Epoch (film)

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Epoch poster.jpg
Epoch DVD cover
Written by Jonathan Raymond
Phillip Roth[1]
Directed by Matt Codd
Starring David Keith
Ryan O'Neal
Stephanie Niznik
Brian Thompson
Theme music composer Richard McHugh
Country of origin United States United States
Original language(s) English
Producer(s) Jeff Beach
Ken Olandt
Phillip Roth
Cinematography Ken Stipe
Editor(s) Randy Carter
Ken Peters
Running time 93 minutes[1]
Distributor New City Releasing
Original release  United States
Followed by Epoch: Evolution

Epoch is a 2001 science fiction film directed by Matt Codd, starring David Keith, Stephanie Niznik, Brian Thompson, and Shannon Lee. The film concerns the discovery of strange and mysterious monolith, and the tribulations faced by the team sent to study it.


Four billion years ago, before life had developed on Earth, a cosmic object fell in the seas of our planet. In modern times in the mountains of Bhutan, a huge artifact makes its way to the surface, producing a powerful electromagnetic pulse causing worldwide blackouts.

Alarmed by the electromagnetic phenomenon and under request of the government of Bhutan, the American NSA launches a military and scientific reconnaissance operation on site, led by Dr. K.C. Czaban (Stephanie Niznik) with the technical assistance of terminally ill engineer Mason Rand (David Keith), picked up on the Mexican border in time for the mission. The team finds the artifact suspended in the air and object of veneration from the natives, who call it the Torus and consider it a gift from the gods with extraordinary healing properties.

The US team enters the Torus, but an air strike by the Chinese Army against the artifact prompts an unexpected response from the object, which destroys two Chinese military planes and kidnaps a US soldier. Unsuccessful diplomatic negotiations escalate the tension in the area between Chinese and US armed forces, while inside the Torus the scientific team goes to the core of the huge machine. They discover how ancient the artifact is and speculate it could have been the spark of life on Earth, as well as the cause of multiple extinctions in the course of the eras. Fomented by NSA agent Allen Lysander (Ryan O'Neal), conflict explodes between the troops of the two factions and the Torus reacts, blanketing the planet with a thick cloud cover, evidently starting the process for a new mass extinction.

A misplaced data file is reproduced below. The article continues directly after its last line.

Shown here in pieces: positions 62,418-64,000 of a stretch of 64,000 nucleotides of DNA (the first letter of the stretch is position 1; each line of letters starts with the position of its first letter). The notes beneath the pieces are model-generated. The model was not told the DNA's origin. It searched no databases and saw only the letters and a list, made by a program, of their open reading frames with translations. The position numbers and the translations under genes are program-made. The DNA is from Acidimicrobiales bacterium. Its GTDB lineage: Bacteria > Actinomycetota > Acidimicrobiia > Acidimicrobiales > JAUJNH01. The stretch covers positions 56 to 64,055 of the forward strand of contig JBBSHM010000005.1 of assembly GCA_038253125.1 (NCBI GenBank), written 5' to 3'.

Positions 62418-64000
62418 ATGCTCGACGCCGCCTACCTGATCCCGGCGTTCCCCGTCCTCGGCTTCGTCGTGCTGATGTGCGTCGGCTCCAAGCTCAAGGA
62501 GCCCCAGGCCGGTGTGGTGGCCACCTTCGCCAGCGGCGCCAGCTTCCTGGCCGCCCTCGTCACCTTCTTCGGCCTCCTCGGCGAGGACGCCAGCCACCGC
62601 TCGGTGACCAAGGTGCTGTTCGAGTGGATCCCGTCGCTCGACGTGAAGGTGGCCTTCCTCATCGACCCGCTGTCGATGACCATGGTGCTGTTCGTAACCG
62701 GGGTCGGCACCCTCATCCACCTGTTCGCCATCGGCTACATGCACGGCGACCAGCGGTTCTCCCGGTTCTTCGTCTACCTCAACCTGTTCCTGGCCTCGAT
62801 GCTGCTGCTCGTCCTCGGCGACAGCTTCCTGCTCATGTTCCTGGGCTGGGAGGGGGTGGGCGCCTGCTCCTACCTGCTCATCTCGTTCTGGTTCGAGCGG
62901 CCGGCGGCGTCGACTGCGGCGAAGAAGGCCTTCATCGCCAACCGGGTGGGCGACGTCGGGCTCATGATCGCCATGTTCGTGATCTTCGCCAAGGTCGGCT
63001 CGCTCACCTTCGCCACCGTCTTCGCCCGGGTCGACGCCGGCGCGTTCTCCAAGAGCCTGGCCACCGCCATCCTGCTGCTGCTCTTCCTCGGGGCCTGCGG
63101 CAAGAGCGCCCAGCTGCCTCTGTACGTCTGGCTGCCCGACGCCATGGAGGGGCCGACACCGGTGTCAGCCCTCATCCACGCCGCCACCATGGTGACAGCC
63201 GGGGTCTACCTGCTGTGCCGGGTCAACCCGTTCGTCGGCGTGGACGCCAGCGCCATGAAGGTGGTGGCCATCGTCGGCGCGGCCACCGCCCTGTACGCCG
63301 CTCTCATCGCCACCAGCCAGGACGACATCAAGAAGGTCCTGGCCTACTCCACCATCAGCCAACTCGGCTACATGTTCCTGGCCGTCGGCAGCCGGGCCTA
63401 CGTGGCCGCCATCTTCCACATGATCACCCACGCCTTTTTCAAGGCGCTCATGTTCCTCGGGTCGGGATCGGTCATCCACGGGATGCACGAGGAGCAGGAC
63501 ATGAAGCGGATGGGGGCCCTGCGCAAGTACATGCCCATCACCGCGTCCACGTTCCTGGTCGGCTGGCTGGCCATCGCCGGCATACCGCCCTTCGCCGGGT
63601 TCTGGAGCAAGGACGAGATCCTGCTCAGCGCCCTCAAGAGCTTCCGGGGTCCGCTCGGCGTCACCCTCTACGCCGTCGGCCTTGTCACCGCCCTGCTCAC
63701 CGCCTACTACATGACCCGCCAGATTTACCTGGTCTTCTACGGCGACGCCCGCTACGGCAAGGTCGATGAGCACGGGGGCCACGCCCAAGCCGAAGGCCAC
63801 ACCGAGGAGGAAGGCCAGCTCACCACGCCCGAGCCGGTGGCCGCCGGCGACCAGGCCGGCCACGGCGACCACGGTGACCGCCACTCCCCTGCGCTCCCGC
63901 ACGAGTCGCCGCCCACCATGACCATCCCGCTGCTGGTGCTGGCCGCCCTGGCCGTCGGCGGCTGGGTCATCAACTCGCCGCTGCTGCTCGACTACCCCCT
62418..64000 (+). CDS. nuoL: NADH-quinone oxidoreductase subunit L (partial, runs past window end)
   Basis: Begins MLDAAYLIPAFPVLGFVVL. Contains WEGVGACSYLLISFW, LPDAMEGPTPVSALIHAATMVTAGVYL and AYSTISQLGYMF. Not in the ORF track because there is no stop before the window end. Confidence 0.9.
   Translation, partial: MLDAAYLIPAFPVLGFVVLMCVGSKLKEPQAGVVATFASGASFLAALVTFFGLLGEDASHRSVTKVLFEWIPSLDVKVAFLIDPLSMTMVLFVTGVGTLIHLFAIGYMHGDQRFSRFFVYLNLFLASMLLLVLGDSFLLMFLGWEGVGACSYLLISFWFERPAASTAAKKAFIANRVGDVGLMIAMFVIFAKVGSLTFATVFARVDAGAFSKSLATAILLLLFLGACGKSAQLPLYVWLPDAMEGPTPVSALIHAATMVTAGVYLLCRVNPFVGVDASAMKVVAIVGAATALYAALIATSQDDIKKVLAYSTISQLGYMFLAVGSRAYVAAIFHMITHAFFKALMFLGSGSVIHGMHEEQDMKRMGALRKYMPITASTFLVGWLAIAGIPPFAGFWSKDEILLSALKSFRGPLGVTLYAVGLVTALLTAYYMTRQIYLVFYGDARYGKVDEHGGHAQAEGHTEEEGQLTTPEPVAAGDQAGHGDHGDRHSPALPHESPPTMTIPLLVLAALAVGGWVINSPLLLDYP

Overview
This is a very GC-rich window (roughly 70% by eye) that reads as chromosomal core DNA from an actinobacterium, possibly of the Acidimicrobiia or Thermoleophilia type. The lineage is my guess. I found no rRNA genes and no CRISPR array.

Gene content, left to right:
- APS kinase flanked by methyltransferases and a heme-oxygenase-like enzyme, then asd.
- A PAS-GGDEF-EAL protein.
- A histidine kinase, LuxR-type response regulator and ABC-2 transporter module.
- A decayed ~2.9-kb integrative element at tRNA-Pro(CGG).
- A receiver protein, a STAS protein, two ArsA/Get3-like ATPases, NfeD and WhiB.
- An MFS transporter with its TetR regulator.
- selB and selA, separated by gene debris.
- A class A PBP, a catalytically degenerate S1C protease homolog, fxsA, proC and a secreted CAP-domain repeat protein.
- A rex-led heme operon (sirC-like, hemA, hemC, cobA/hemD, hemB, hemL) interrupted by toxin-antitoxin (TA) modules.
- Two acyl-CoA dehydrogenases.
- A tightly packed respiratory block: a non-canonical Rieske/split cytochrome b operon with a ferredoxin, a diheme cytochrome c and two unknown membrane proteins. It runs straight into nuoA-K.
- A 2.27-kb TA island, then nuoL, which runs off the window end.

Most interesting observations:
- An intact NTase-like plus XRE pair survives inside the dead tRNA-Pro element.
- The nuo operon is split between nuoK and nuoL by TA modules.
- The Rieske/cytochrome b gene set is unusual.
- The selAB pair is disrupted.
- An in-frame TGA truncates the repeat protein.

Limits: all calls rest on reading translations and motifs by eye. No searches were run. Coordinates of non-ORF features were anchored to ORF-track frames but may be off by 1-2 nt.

By Presidential order, the US soldiers plant a nuclear bomb inside the Torus to destroy it, and Czaban and Rand unsuccessfully try to deactivate the device to keep it from detonating. However, the Torus absorbs the blast and, seemingly satisfied by the extreme sacrifice attempted by the two scientists, ceases its actions, sheds its external shell and, in the form of an energy sphere, leaves Earth. Four months later, Rand, now cured after his exposure to Torus, receives from Czaban the news that she is pregnant, despite being sterile before their encounter with the alien artifact.



On November 24, 2001, the Sci Fi Channel's debut airing of Epoch garnered a 2.3 rating, or 1.7 million household, becoming the network's highest-rated original movie, surpassing the miniseries Frank Herbert's Dune (2000).[2] The film, which the network purchased from the United Film Organization, had solely been marketed with onair promos.[2]

Epoch: Evolution[edit]

Epoch: Evolution is the 2003 sequel to Epoch directed by Ian Watson and written by Sam Wells with David Keith and Brian Thompson reprising their roles from the original film.[citation needed]


  1. ^ a b Sullivan, John (November 19, 2001). "Epoch: An ancient alien edifice threatens to destroy planet Earth" (239). Science Fiction Weekly (SciFi.com). Archived from the original on June 3, 2004. 
  2. ^ a b Dempsey, John (2001-11-28). "Sci Fi's historical 'Epoch'". Variety. Archived from the original on July 21, 2012. Retrieved 2007-01-13. 

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